Chapter 12 Custom Models and Training with TensorFlow
Hands-On Machine Learning with Scikit-Learn, Keras & Tensorflow 2nd Edition by A. Geron
Up until now, we've used only TensorFlow's high-level API, tf.keras, but it already got us pretty far: we built various neural network architectures, including regression and classification nets, Wide & Deep nets, and self-normalizing nets, using all sorts of techniques, such as Batch Normalization, dropout, and learning rate schedules.
In fact, 95% of the use cases you will encounter will not require anything other than tf.keras (and tf.data see Chapter 13). But it's time to dive deeper into TensorFlow and take a look at its lower-level Python API. This will be useful when you need extra control to write custom loss functions, custom metrics, layers, models, initializers, regularizers, weight constraints, and more. You may even need to fully control the training loop itself, for ezample to apply special transformations or constraints to the gradients (beyond just clipping them) or to use multiple optimizers for different parts of the network.
We will cover all these cases in this chapter, and we will also look at how you can boost your custom models and training algorithms using TensorFlow's automatic graph generation feature.
But first, let's take a quick tour of TensorFlow
A Quick Tour of TensorFlow
・Its core is very similar to NumPy, but with GPU support.
・It supports distributed computing (across multiple devices and servers).
・It includes a kind of just-in-time (JIT) compiler that allows it to optimize computations for speed and memory usage. It works by extracting the computation grapf from Python function, then optimizing it (e.g., by pruning unused nodes), and finally running it efficiently (e.g., by automatically running independent operations in parallel).
・Computation graphs can be exported to a portable format, so you can train a TensorFlow model in one environment (e.g., using Python on Linux) and run it in another (e.g., using Java on an Android device).
・It implements autodiff (see Chapter 10 and Appendix D) and provides some excellent optimizers, such as RMSProp and Nadam (see Chapter 11), so you can easily minimize all sorts of loss functions.
Using TensorFlow like NumPy
Tensors and Operations
You can create a tensor with tf.constant( ).
For example, here is a tensor representing a matrix with two rows and three columns of floats:
>>> tf.constant( [ [ 1., 2., 3. ], [ 4., 5., 6. ] ] ) # matrix
<tf.Tensor: id=0, shape=(2, 3), dtype=float32, numpy=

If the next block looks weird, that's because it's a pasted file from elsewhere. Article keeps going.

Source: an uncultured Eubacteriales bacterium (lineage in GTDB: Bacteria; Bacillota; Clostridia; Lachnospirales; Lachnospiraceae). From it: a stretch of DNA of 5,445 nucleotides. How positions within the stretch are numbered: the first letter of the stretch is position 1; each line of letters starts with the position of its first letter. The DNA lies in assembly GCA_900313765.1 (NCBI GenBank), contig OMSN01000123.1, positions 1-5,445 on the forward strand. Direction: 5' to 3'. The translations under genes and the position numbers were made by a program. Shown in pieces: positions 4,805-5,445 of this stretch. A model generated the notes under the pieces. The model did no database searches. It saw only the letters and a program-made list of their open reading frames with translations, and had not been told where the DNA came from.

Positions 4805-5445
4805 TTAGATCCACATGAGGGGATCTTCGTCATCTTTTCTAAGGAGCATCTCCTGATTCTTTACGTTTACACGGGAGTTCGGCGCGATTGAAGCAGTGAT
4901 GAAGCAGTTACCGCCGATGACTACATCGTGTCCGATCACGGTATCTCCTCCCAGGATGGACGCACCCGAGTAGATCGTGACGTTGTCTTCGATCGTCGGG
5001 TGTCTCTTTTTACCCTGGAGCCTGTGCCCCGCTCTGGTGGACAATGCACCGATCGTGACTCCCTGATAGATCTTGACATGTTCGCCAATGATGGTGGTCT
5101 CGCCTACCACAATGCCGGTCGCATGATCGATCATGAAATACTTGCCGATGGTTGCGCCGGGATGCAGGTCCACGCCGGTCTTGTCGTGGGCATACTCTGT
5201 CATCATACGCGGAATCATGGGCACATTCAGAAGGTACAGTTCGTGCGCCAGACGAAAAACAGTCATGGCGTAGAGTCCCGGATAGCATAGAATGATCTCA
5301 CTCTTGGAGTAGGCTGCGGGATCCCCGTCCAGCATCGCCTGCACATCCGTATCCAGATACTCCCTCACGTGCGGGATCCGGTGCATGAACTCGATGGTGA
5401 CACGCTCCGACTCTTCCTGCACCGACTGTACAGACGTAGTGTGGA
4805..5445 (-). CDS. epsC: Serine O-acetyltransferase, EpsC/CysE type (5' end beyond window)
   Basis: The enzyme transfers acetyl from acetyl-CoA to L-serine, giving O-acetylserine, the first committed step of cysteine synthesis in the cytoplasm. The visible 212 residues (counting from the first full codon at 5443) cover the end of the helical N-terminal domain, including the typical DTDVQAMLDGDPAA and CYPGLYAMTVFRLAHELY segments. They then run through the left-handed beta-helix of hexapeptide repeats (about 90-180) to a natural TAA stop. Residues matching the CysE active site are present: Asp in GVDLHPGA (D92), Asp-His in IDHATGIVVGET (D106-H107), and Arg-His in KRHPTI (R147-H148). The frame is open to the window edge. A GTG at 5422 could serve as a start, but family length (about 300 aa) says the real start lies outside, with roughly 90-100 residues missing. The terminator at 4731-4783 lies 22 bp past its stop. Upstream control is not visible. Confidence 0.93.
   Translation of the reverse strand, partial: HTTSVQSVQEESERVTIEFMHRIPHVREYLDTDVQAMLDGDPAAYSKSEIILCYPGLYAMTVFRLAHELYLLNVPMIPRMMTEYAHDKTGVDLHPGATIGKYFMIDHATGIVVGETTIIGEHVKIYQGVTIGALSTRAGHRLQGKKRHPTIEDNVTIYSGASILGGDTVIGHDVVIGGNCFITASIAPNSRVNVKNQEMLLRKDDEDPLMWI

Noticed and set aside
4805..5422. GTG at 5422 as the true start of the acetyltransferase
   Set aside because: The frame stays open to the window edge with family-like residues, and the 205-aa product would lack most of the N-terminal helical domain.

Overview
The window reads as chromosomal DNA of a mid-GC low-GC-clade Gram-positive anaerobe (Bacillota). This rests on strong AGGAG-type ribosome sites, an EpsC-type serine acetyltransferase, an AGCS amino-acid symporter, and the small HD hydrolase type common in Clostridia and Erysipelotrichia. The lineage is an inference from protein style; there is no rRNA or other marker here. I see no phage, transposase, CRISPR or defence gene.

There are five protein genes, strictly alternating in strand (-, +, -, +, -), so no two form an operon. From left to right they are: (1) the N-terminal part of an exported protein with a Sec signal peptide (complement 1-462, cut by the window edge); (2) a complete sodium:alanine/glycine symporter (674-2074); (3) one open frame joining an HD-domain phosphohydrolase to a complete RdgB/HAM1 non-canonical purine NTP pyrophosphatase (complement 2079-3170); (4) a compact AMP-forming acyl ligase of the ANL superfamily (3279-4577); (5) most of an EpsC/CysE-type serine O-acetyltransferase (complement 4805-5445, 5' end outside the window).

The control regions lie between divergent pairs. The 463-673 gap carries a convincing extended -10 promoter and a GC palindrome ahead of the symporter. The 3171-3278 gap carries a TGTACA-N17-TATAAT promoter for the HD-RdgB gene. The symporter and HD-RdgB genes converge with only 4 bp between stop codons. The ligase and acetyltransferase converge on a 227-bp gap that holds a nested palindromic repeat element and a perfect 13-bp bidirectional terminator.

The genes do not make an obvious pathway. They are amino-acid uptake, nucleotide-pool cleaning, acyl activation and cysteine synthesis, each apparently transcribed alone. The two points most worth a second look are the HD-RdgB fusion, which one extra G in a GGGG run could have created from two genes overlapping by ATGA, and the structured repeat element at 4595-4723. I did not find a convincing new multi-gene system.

array( [ [ 1., 2., 3. ],
[ 4., 5., 6. ] ], dtype=float32,)>
>>> tf.constant(42) # scalar
<tf.Tensor: id=1, shape=( ), dtype=int32, numpy=42>
just like an ndarray, a tf.Tensor has a shape and a data type (dtype):
>>> t = tf.constant( [ [ 1., 2., 3. ], [ 4., 5., 6. ] ] )
TensorShape( [ 2, 3 ] )
Indexing works much like in KumPy:
>>> t[ : , 1: ]
<tf.Tensor: id=5, shape=(2, 2), dtype=float32, numpy=
array( [ [ 2., 3. ],
[ 5., 6. ] ], dtype=float32)>
>>> t[ . . . , 1, tf.newaxis]
<tf.Tensor: id=15, shape=(2,1), dtype=float32, numpy=
array( [ [ 2. ],
[ 5. ] ], dtype=float32)>
>>> t + 10
<tf.Tensor: id=18, shape=(2, 3), dtype=float32, numpy=
array( [ [ 11., 12., 13. ],
[ 14., 15., 16. ] ], dtype=float32)>
<tf.Tensor: id=20, shape=(2, 3), dtype=float32, numpy=
array( [ [ 1., 4., 9. ],
[ 16., 25., 36. ] ], dtype=float32)>
>>> t @ tf.transpose(t)
<tf.Tensor: id=24, shape=(2, 2), dtype=float32, numpy=
array( [ [ 14., 32. ],
[ 32., 77. ] ], dtype=float32)>
Note that writing t + 10 is equivalent to calling tf.add(t, 10) (indeed, Python calls the magic method t.__add__(19), which just calls tf.add(t, 10)). Other operators like - and * are also supported. The @ operator was added in Python 3.5, for matrix multiplication: it is equivalent to calling the tf.matmul( ) function.
Keras' Low-Level API
The Keras API has its own low-level API, located in keras.backend. It includes functions like square( ), exp( ), and sqrt( ). In tf.keras, these functions generally just call the corresponding TensorFlow operations. If you want to write code that will be portable to other Keras implementations, you should use these Keras functions. However, they only cover a subset of all functions available in TensorFlow, so in this book we will use the TensorFlow operations directly. Here is as simple example using keras.backend, which is commonly named K for short:
>>> from tensorflow import keras
>>> K = keras.backend
>>> K.square(K.transpose(t)) +10
<tf.Tensor: id=39, shape=(3, 2), dtype=float32, numpy=
array( [ [ 11., 26. ],
[ 14., 35. ],
[ 19., 46. ] ], dtype=float32)>
Tensors and Numpy
Notice that NumPy was 64-bit precision by default, while TensorFlow uses 32-bit.
This is because 32-bit precision is generally more than enough for neural networks, plus it runs faster and uses less RAM.
So when you create a tensor from a NumPy array, make sure to set dtype=tf.float32.
Other Data Structures
Custamizing Models and Training Algorithms
Custom Loss Functions
Saving and Loading Models That Contain Custom Components
Custom Activation Functions, Initializers, Regularizers, and Constraints
Losses and Metrics Based on Model Internals
Computing Gradients Using Autodiff
Custom Training Loops
TensorFlow Functions and Graphs
AutoGraph and Tracing
TF Function Rules